woman in red shirt looking at food sold in bulk
Submitted by Henry (Tao-En) Lee, RD, Clinical Dietitian, Queen’s Park Care Centre

While healthy eating at every stage of our lives is important, it can be challenging to eat enough of the right foods as we grow older. Here are some simple strategies to boost your nutrition.

Eating well is important in any life stage, but it is especially important now as you get older. It could mean giving you the energy to do the things you like to do – like playing with your grandchildren, volunteering, or going for a stroll in the park. A healthier diet can even slow down chronic diseases and help you bounce back from a common flu or a hip surgery.

As stated in the Healthy Eating for Seniors Handbook, “Growing older means getting used to a body that is different than when you were younger.” In this life stage, you may be living alone, or with a limited income or you may have some chronic diseases like diabetes. It may feel harder to prepare a nutritious meal. For many, the easier way is to rely on inexpensive convenient foods, like canned soups, frozen dinners, or even just some tea and toast.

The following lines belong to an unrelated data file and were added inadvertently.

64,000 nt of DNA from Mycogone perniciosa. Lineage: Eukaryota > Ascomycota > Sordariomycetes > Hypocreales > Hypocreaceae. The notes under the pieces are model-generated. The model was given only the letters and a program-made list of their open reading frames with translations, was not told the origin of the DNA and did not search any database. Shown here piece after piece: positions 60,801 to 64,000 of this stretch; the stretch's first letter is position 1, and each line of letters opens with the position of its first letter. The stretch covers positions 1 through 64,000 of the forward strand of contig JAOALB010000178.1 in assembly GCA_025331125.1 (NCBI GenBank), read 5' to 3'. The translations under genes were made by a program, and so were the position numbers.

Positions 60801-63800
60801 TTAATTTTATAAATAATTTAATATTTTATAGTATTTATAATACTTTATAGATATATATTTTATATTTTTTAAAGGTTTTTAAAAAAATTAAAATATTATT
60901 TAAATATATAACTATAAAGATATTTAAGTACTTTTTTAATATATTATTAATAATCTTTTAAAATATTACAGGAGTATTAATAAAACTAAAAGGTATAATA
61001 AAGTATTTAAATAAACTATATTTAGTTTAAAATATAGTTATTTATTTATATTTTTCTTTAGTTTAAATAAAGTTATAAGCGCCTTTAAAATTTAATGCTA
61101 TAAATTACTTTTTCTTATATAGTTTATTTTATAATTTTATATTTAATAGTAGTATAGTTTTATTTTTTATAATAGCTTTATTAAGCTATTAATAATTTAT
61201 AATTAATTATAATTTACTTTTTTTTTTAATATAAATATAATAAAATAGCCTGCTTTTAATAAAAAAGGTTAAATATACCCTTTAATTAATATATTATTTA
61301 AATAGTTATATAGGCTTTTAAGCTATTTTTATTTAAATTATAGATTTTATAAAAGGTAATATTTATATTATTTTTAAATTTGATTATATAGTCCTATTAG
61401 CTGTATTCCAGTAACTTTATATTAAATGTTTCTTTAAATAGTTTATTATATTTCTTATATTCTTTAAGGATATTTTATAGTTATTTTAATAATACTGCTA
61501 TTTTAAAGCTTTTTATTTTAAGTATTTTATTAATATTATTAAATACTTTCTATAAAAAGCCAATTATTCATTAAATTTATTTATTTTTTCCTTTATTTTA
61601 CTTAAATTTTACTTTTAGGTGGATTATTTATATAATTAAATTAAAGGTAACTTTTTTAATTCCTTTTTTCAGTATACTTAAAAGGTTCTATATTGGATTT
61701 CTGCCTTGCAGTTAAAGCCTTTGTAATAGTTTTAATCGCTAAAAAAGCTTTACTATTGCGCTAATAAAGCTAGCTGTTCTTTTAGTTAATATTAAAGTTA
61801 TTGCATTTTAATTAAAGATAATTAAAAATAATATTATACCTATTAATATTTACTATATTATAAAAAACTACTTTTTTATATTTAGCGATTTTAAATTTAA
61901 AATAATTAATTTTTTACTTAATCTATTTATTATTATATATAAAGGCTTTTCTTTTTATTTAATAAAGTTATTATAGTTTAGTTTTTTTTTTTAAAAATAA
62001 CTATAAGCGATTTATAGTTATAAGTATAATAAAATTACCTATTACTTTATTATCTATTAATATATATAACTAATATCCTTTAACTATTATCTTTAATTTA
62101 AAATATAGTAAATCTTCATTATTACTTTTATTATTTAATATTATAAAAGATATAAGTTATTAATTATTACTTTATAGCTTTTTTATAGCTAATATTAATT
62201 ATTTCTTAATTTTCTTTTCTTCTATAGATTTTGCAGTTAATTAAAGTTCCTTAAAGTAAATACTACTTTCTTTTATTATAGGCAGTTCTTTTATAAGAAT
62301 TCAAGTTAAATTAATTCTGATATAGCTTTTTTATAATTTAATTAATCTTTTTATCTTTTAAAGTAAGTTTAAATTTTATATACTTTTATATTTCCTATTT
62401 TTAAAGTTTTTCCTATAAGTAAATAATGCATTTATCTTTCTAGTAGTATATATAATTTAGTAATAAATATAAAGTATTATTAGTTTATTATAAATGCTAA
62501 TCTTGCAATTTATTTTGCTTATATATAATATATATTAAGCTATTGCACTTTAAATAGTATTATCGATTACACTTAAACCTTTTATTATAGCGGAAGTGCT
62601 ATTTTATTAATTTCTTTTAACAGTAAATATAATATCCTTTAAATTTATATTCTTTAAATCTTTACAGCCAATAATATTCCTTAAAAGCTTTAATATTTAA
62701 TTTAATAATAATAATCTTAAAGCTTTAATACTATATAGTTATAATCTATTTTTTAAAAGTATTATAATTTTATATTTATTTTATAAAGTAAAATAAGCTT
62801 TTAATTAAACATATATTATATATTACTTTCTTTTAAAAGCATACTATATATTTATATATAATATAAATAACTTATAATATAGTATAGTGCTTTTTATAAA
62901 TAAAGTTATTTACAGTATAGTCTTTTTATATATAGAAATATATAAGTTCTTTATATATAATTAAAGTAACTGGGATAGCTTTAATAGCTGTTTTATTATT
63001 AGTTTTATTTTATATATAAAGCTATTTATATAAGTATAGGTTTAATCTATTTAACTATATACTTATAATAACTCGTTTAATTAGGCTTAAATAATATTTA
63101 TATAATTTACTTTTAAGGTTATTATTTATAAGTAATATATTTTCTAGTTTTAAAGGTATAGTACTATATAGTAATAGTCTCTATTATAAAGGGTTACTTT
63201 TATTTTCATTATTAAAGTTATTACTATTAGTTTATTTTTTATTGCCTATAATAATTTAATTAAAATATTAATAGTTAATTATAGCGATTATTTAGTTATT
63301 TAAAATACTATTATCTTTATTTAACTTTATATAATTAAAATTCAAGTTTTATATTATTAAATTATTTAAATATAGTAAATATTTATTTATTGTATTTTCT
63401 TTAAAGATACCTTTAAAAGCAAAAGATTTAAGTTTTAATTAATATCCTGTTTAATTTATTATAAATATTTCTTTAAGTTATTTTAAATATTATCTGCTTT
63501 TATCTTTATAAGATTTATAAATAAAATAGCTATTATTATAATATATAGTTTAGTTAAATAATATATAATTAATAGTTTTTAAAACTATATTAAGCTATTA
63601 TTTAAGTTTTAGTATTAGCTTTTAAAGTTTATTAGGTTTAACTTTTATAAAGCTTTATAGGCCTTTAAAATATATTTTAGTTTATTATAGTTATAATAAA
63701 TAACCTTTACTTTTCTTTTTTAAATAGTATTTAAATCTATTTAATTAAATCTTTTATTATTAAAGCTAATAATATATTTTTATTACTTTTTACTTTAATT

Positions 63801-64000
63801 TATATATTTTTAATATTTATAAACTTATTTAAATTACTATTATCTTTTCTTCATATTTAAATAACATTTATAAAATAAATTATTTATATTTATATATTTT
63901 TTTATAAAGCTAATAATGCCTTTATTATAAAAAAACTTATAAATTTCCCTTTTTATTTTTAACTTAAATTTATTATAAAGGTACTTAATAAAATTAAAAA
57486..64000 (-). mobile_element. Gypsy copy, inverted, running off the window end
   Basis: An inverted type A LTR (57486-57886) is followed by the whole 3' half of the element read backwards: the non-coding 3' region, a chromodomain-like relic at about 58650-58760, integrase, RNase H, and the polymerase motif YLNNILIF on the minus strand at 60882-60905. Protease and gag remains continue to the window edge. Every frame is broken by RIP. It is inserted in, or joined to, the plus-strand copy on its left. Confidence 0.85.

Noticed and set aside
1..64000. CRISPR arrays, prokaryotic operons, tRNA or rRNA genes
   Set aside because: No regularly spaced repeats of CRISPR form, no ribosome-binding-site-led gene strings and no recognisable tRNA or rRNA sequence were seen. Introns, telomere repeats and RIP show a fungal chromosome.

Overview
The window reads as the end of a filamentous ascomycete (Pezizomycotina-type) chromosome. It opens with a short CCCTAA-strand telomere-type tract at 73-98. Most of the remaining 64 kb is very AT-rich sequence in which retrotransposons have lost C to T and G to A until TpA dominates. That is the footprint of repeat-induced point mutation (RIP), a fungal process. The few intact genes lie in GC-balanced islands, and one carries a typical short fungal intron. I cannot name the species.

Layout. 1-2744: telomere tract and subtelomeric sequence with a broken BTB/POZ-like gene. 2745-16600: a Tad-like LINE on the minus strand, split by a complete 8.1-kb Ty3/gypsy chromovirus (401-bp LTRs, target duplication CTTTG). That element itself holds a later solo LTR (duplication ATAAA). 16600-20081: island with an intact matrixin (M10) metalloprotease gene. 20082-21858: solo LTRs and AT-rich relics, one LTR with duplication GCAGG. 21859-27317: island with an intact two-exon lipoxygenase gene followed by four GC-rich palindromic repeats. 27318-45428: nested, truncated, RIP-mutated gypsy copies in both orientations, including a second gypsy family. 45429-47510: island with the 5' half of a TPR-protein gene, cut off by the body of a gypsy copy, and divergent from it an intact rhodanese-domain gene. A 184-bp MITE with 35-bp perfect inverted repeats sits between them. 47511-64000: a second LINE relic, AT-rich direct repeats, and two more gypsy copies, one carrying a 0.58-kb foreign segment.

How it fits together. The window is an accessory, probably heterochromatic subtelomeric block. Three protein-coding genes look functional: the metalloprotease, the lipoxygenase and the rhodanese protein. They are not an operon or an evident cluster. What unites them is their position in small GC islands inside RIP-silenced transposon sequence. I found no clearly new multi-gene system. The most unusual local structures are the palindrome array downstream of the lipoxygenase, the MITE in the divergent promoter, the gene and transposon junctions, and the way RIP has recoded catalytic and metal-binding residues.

But you don’t have to spend a lot of time cooking to make a healthy meal. Keep it simple sometimes with these five meal ideas from the Healthy Eating for Seniors Handbook:

  • Peanut butter and banana on whole grain bread, with a glass of milk
  • Cottage cheese and fruit, with a whole grain bun
  • Plain yogurt mixed with granola and topped with fruit
  • Green salad with pumpkin or sunflower seeds, cheese slices or canned tuna and a piece of fruit
  • Half of an avocado spread on toast with an egg

The best place to get started is to be informed. The Healthy Eating for Seniors Handbook is a comprehensive handbook on senior’s nutrition. You can find simple strategies to boost your nutrition, information on how to read nutrition labels, and how to avoid common diet pitfalls in seniors. There’s also Canada’s Food Guide, a simple and easy to read website about healthy eating.

If you like a more personal approach, you can call a Registered Dietitian at HealthLink BC to get a brief nutrition consultation. They can guide you to dietitians in your community for in-depth counselling.


comments powered by Disqus
Text Size
A
A

Rate this article


Current rating: 0 (0 ratings) No rating yet, be the first to rate it!